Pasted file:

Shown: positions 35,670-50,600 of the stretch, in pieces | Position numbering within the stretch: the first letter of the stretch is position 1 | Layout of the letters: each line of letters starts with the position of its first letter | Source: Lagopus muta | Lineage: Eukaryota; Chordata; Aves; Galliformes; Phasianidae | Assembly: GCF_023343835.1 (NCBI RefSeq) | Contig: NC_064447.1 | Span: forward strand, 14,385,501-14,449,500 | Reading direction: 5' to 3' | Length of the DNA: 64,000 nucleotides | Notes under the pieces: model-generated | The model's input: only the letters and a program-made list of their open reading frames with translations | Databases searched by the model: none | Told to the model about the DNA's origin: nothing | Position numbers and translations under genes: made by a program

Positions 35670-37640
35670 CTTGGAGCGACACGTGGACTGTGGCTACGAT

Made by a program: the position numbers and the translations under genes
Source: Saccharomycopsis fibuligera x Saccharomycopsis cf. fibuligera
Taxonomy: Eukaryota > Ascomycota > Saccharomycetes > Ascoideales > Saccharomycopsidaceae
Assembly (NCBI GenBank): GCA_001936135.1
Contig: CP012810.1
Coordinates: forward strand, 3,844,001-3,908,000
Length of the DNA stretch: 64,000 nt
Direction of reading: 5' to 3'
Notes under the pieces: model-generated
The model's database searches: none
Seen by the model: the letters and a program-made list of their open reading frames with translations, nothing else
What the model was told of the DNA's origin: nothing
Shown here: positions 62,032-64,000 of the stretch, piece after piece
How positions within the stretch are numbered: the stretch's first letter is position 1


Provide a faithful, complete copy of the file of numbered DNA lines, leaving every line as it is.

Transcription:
Shown: positions 35,670-50,600 of the stretch, in pieces | Position numbering within the stretch: the first letter of the stretch is position 1 | Layout of the letters: each line of letters starts with the position of its first letter | Source: Lagopus muta | Lineage: Eukaryota; Chordata; Aves; Galliformes; Phasianidae | Assembly: GCF_023343835.1 (NCBI RefSeq) | Contig: NC_064447.1 | Span: forward strand, 14,385,501-14,449,500 | Reading direction: 5' to 3' | Length of the DNA: 64,000 nucleotides | Notes under the pieces: model-generated | The model's input: only the letters and a program-made list of their open reading frames with translations | Databases searched by the model: none | Told to the model about the DNA's origin: nothing | Position numbers and translations under genes: made by a program

Positions 35670-37640
35670 CTTGGAGCGACACGTGGACTGTGGCTACGAT

Made by a program: the position numbers and the translations under genes
Source: Saccharomycopsis fibuligera x Saccharomycopsis cf. fibuligera
Taxonomy: Eukaryota > Ascomycota > Saccharomycetes > Ascoideales > Saccharomycopsidaceae
Assembly (NCBI GenBank): GCA_001936135.1
Contig: CP012810.1
Coordinates: forward strand, 3,844,001-3,908,000
Length of the DNA stretch: 64,000 nt
Direction of reading: 5' to 3'
Notes under the pieces: model-generated
The model's database searches: none
Seen by the model: the letters and a program-made list of their open reading frames with translations, nothing else
What the model was told of the DNA's origin: nothing
Shown here: positions 62,032-64,000 of the stretch, piece after piece
How positions within the stretch are numbered: the stretch's first letter is position 1